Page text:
Although fairness is sought in doping cases, a strict liability rule is usually applied. Perhaps the most telling case is that of a 16 year old Romanian gymnast who was stripped of the Sydney 2000 Olympic Games women’s all-around gold medal when she tested positive for pseudoephedrine after taking OTC cold tablets.56 Although she was unaware of the presence of a prohibited substance (given by her team doctor), and although it made her dizzy and was not a performance enhancing agent, the Court of Arbitration for Sport confirmed that the athlete had committed a doping offence.56 Summary statements included: “This is what we call the strict liability rule—the consequences being the automatic disqualification as a matter of law and fairness to all other athletes. The fact that the drug may not have enhanced performance and the reliance on the team doctor are irrelevant.”56 This gymnast won and was allowed to keep her individual vault silver medal; the finals for this event took place after the individual all-around disqualification. This is consistent with the current WADC: “If the Athlete establishes that he or she bares No Fault or Negligence for the violation, the Athlete’s individual results in the other Competitions shall not be disqualified unless the Athlete’s results in Competition other than the Competition in which the anti-doping rule violation occurred were likely to have been affected by the Athlete’s anti-doping rule violation” (10.1.1, p 26).53 This poses an ambiguity in the current situation—Kelli White was negligent for not filing an exemption; however, she was not negligent for taking a therapeutic agent for treatment of a medical condition. As such, it would appear to indicate that she should be disqualified from the 100 m but not the 200 m where she tested negative.
The prevalence of narcolepsy is only 0.02–0.05% in the United States.47 To have an elite athlete with narcolepsy would be rare; however, when the 2003 US Track and Field Championship urines were retested, a total of six athletes were reported positive for modafinil during 2003.57 Although Kelli White is the only athlete to state that she has narcolepsy, it is not surprising that the IAAF has scoffed at “a narcolepsy epidemic.”58 Effective from 2004, modafinil has been added to the WADC banned list.59 Further, four US athletes tested positive for the new designer steroid tetrahydrogestrinone.60,61 USATF has responded to these positive test results with proposed strict sanctions for athletes and coaches, significant financial fines, and lifetime bans for steroid offences.62
Whether modafinil is a “related substance” to stimulants remains unclear, especially in the domain of an athlete with a medical condition such as narcolepsy. From an ethical perspective, an athlete with a medical diagnosis should not be prevented from taking the appropriate medication, even if it is on the banned list. In this case, the critical issue is that the athlete did not request an exemption nor did she list this medication as having been taken. From a strict interpretation, sanctions apply, but it is felt most appropriate that these be limited to disqualification from the 100 m. However, the existence of at least five more elite athletes with positive modafinil tests raises a serious red flag. Research studies are indicated to determine if modafinil is a performance enhancing agent. All athletes using modafinil should properly ask for exemptions, list this as a drug being taken, and have the appropriate medical diagnosis with supportive diagnostic procedures (sleep study, ESS). Amateur athletics, once the purest form of physical expression, should not be debased by doping; nor should medically ill athletes be prevented from competing on the same even playing field by being denied appropriate treatment.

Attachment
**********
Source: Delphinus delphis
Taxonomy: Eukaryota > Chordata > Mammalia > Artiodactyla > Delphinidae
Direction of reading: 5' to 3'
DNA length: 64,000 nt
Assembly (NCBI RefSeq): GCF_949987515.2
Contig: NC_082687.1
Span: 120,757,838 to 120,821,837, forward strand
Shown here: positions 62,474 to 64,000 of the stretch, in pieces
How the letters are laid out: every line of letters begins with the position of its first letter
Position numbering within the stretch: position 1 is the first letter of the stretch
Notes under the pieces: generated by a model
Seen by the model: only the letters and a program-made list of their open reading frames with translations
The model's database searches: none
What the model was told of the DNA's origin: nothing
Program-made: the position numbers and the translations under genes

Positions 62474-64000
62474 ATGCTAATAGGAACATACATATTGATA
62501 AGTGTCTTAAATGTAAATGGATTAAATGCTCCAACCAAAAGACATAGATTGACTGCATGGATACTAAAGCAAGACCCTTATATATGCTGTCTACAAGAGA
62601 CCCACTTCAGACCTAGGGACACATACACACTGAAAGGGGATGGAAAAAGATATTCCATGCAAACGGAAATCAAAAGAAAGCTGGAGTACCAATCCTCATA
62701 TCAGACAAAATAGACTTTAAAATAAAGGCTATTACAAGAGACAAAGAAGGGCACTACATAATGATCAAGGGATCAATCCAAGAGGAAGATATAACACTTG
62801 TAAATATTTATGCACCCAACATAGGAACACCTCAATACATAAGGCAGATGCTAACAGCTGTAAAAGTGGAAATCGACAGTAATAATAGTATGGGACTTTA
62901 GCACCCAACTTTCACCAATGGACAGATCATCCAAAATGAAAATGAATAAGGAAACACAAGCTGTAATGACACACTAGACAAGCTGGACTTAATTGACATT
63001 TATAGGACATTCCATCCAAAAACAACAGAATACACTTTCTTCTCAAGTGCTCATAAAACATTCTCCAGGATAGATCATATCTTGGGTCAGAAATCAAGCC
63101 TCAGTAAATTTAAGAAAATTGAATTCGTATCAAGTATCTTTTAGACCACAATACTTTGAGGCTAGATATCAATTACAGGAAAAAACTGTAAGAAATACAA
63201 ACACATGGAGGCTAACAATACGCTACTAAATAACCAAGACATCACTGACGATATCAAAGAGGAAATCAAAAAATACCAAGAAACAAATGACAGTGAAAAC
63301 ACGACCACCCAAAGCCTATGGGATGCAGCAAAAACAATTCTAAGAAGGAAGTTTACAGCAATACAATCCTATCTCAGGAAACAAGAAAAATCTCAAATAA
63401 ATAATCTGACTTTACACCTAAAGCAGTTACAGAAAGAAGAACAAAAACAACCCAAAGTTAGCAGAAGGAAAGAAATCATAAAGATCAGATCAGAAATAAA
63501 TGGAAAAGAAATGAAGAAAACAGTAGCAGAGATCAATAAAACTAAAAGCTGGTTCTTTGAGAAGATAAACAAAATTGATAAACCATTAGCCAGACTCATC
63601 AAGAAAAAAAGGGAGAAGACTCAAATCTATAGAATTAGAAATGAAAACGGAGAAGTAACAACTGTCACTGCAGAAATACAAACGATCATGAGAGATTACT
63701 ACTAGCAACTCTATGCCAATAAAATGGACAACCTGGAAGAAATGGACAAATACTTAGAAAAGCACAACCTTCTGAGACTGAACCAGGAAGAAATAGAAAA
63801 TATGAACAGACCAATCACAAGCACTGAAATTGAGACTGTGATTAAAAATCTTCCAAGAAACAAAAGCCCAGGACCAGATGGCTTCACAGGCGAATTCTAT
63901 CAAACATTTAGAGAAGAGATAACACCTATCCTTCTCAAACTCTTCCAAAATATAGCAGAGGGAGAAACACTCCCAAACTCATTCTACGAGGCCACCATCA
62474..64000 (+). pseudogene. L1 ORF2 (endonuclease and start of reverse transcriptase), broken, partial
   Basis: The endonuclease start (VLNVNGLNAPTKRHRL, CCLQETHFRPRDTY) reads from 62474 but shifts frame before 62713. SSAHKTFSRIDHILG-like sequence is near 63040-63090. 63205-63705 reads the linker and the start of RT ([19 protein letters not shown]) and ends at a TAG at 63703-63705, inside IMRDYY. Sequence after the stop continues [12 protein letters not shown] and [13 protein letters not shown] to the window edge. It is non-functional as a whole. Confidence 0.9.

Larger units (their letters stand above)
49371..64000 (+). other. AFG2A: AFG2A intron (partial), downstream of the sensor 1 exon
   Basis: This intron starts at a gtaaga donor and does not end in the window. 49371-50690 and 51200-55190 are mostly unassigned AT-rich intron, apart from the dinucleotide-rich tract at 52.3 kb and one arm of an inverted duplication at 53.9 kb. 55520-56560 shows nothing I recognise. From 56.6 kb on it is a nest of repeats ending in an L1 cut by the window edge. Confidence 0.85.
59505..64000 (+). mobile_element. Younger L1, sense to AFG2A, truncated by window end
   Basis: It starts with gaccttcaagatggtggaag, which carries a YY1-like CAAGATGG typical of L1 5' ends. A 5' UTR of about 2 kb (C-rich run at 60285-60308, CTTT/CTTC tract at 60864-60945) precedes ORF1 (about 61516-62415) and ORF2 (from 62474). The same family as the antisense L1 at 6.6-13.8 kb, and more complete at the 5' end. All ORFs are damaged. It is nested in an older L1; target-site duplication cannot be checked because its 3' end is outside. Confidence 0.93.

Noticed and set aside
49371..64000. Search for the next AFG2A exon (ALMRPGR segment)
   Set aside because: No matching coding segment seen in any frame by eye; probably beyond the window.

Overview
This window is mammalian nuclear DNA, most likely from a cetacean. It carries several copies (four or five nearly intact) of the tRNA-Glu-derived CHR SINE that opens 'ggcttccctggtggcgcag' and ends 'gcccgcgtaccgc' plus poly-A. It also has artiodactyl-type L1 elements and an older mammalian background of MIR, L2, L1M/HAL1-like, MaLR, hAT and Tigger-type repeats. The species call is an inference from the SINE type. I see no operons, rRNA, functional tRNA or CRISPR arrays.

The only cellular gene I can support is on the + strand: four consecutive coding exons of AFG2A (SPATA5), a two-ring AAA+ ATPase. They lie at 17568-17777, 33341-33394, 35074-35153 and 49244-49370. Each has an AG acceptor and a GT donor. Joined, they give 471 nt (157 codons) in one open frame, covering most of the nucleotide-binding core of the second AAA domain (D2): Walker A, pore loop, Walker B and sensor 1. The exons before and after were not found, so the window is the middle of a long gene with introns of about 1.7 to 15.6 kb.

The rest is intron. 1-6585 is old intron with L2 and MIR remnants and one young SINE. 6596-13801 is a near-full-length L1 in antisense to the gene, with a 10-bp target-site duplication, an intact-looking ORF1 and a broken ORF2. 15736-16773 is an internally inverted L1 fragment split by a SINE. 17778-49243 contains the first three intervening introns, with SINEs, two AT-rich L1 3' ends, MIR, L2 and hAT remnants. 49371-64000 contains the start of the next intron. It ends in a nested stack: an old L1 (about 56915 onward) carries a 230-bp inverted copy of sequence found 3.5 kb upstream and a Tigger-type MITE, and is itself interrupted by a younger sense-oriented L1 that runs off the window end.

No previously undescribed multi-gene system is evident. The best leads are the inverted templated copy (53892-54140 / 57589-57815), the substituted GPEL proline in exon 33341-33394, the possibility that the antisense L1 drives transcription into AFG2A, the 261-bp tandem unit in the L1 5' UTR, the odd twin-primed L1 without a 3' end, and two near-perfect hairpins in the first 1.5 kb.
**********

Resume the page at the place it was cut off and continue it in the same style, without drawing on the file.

Amateur athletics is premised on competition performed on an even playing field.
Doping has led to the need for sanctions and specific anti-doping codes.
Athletes with medical illnesses can compete when treated with banned or “related” substances if a medical exemption is obtained.
The use of modafinil in athletics is addressed with the need to obtain a medical exemption and to have the appropriate diagnostic evaluation.
Clinicians must be aware of those therapeutics that are banned or “related substances,” treat the athlete accordingly, and assist the athlete in obtaining medical exemptions.
This is a very timely consideration of the use of drugs that are necessary for an athlete’s health, but which in other settings increase physical or mental ability. The requisite timely disclosure of the clinical appropriateness of a given treatment is discussed and is a foundation for sport medicine to build upon.
Competing interests: none declared